Twitter is no more accepting Political Ads Worldwide

Twitter is no more accepting Political Ads Worldwide

WASHINGTON: Twitter said Wednesday it would stop accepting political advertising globally on its platform, responding to growing concerns over politicians' misinformation on social media.

Chief executive Jack Dorsey tweeted that although Internet advertising is "incredibly powerful and very useful for commercial advertising, this power poses significant risks in politics, where it affects the lives of millions to influence voters. Can be used for. "

The move is under pressure from Facebook to examine the facts on politicians who are running counter to the claims.

Dorsey said the new policy, details of which will be rolling out next month and implemented from November 22, will have a ban on political issues and advertising of candidates.

"We only consider stopping candidates' ads, but there is a way to avoid releasing ads," he said.

"Furthermore, this is not fair to everyone, but candidates want to buy ads for issues they want to pursue. So we are stopping them too.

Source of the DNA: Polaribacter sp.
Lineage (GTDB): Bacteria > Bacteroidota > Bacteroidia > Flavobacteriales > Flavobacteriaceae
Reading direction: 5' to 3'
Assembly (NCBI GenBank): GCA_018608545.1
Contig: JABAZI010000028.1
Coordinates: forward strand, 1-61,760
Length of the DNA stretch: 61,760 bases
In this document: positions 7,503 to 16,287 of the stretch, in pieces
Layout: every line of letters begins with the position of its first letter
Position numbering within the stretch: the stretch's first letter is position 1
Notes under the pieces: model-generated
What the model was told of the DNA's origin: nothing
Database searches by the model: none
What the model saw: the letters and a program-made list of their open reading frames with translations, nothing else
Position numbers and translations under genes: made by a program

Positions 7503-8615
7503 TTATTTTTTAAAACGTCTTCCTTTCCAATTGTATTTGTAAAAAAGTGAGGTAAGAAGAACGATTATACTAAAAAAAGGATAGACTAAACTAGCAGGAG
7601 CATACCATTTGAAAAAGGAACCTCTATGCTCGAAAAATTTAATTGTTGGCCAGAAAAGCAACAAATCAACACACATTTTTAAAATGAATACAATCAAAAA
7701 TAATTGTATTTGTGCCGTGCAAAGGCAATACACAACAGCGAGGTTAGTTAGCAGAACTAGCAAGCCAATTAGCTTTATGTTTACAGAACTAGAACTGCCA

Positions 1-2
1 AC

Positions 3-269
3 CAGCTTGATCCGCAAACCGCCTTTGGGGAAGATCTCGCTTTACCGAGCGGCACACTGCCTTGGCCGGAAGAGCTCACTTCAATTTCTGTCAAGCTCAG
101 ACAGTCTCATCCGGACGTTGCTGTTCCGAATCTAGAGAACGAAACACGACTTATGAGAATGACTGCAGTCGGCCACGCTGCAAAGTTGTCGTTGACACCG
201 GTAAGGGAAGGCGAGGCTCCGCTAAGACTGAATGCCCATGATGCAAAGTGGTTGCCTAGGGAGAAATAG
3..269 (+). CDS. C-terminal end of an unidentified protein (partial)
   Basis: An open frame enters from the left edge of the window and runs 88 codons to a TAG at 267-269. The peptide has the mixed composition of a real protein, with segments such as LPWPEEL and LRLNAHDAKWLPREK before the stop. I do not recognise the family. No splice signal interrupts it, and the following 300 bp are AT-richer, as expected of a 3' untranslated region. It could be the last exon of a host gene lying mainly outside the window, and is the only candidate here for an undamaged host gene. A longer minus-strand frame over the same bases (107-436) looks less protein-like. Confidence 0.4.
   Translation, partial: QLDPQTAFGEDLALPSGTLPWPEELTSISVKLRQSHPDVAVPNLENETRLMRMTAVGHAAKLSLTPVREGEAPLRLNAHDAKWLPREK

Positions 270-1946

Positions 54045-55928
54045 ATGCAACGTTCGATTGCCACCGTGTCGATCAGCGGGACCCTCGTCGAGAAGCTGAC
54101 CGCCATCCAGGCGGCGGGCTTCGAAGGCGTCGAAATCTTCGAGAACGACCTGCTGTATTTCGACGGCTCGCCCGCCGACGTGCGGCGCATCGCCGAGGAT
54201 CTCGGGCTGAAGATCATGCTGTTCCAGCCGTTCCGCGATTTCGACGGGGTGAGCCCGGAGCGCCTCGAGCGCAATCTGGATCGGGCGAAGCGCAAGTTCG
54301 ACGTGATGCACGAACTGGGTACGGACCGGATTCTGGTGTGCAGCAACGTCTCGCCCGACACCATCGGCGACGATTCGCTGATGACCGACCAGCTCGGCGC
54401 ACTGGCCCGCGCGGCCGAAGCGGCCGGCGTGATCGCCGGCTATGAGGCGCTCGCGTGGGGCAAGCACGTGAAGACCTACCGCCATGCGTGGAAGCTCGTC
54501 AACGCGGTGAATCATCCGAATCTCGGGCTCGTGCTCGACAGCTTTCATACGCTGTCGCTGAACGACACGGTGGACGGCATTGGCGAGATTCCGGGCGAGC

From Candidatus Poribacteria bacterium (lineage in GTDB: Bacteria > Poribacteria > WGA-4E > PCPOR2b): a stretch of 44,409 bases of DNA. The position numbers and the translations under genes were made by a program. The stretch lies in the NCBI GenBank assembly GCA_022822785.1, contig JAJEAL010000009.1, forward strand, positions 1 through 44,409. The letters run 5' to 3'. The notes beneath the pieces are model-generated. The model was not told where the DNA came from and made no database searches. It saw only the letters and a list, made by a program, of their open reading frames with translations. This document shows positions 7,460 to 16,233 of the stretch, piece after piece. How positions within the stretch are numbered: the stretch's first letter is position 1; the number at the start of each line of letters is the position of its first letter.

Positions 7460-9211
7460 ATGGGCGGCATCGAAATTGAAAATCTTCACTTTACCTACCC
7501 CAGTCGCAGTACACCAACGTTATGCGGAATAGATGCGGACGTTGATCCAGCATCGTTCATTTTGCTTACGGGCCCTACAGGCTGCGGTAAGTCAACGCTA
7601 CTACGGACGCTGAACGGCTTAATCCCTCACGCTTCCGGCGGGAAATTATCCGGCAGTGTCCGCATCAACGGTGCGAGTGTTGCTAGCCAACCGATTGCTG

Dorsey said the company took the initiative to remove potential problems arising from "machine learning-based messaging and micro-targeting, unacceptable misleading information and deep fake documents."

Twitter's move is contrary to Facebook's policy that allows political speech and advertising to run on leading social networks without scrutinizing the facts.

Facebook CEO Mark Zuckerberg has said that political advertising is not a great tool, but added that he believes that everyone should be allowed to "voice," and that political Advertising will be in favour of the banners.

Dorsey said he disagrees with Zuckerberg's assessment.

"We have seen that many social movements are reaching the mass without any political advertising," he said. I am sure it will increase, "he added.

"This is the right thing to do for democracy in America and around the world," tweeted Hillary Clinton, the Democratic presidential candidate for the United States.

"What do you say, @AffressBooks"? He asked while calling another social media giant.

Ned Siegel, the chief financial officer of Twitter, said the move would have a little economic impact.

He said, "Since we are raising questions: This decision was based on principle, not money." According to context, we have revealed that political advertising costs (3M) for the US Midterm of 2018 Less than that). "
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